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ISU: Planting delay should not concern growers

By Staff | May 22, 2009

After going until midnight Monday working up his ground, Mike Schwichtenberg was back to work at 6 a.m., Tuesday on his farm south of Ventura in Cerro Gordo County. Schwichtenberg was about halfway in soybean planting and expected to be done by Friday. He has been working around wet spots that should be dry by week's end.

Until warmer, dryer weather settled in during the past week, Iowa soybean growers were wondering if 2009 was lining up with 2008 in terms of getting seed into the ground late.

Although some growers were wondering outloud if this spring’s rain had already delayed planting enough to hurt yield potential, it’s not yet time to worry, said Palle Pedersen, Iowa State University Extension soybean agronomist.

“In Iowa, we’re not doing too badly,” Pedersen said. “The rain has been sporadic and farmers have been able to do some work. Currently, we have 90 percent of the corn planted and roughly half of the soybeans.”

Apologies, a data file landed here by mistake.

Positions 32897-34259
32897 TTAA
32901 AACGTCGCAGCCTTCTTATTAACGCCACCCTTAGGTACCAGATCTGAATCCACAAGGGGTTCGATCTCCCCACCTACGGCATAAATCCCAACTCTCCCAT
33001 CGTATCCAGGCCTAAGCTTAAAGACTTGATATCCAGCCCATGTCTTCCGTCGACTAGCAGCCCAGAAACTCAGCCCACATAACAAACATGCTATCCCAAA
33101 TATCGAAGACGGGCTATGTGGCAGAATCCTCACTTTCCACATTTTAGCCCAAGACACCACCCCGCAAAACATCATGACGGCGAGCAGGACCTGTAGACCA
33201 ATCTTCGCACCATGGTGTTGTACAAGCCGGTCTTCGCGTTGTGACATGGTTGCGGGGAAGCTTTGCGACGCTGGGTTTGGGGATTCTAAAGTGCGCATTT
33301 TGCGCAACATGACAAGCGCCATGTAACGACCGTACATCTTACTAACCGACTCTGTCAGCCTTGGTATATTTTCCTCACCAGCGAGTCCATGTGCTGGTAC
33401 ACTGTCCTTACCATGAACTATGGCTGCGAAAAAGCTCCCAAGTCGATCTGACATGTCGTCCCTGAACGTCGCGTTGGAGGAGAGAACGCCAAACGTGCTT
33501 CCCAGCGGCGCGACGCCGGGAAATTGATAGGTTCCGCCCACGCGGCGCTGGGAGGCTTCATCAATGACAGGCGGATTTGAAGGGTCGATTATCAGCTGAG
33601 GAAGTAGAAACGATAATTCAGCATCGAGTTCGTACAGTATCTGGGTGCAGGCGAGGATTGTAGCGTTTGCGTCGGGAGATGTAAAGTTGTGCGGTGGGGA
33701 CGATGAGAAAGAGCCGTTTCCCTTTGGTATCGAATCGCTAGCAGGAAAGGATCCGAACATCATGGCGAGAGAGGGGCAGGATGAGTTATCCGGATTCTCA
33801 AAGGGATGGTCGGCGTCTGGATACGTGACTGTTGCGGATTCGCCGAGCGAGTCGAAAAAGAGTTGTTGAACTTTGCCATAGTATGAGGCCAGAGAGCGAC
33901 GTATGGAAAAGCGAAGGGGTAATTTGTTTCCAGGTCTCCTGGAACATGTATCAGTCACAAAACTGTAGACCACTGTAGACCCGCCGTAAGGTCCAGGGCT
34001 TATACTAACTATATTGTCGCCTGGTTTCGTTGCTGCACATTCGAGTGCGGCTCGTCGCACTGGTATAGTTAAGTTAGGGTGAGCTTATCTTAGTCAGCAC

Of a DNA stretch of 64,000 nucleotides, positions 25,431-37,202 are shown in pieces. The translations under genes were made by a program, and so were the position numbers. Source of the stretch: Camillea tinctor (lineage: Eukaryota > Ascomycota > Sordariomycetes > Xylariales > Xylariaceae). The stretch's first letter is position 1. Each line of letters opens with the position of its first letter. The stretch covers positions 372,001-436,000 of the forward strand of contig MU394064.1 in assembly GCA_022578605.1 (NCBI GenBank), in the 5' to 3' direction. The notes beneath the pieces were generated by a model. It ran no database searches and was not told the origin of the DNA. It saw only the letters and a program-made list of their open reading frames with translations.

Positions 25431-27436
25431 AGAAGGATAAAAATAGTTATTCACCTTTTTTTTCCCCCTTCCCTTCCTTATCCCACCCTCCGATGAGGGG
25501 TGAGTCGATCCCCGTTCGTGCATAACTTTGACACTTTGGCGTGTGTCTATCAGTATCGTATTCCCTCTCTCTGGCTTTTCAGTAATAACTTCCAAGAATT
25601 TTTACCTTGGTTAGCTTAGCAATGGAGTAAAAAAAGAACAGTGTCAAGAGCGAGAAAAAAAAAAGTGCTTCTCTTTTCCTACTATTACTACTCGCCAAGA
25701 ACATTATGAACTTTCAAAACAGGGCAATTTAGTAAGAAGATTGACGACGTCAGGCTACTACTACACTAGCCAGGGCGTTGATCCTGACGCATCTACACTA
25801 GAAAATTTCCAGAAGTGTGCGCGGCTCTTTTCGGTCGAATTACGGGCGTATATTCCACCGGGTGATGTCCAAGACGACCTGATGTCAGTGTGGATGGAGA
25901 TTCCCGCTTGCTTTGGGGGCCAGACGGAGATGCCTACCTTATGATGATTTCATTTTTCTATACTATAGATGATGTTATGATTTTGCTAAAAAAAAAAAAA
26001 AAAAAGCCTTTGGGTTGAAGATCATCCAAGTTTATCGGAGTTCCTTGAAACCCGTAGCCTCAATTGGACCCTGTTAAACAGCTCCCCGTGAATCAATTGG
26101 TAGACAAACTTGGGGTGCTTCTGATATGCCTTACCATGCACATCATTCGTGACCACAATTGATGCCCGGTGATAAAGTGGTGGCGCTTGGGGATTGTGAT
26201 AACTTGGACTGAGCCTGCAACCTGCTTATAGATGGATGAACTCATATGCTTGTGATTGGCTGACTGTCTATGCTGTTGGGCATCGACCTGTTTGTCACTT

Although its proven that the earlier seeds can get into the soil, the better chances plants will reach full yield potential, Pedersen emphasizes that it’s even more important for soil conditions to be right at planting.

Planting strictly by the calendar – May 10 for corn and May 15 for soybeans in north Iowa – Pedersen contends that it doesn’t pay to plant when the soil conditions are not suitable.

“If you plant in a wet seedbed, it will often lead to sidewall compaction. That keeps a good root system from developing and that will affect nutrient and water uptake. A fully developed root system is critical, particularly if we get into a hot and dry summer,” Pedersen says.

He uses last year as an example. “Last year many farmers were forced to plant soybeans into non-optimal seedbed conditions, and we saw a lot of sidewall compaction because of that. But fortunately, because there was enough rain throughout the summer and it was cool enough, we still got a crop.

“Seedbed conditions are critical,” Pedersen said.

With this week’s warm and rainless weather, producers were out in force getting their seeds into the ground.

Even though Iowa has exceeded the optimum planting date for soybeans, Pedersen said, “don’t think we in Iowa should worry. In other states, including Illinois and Indiana, where they are way behind in corn planting – 20 percent and 24 percent, respectively – it’s a whole other story.”

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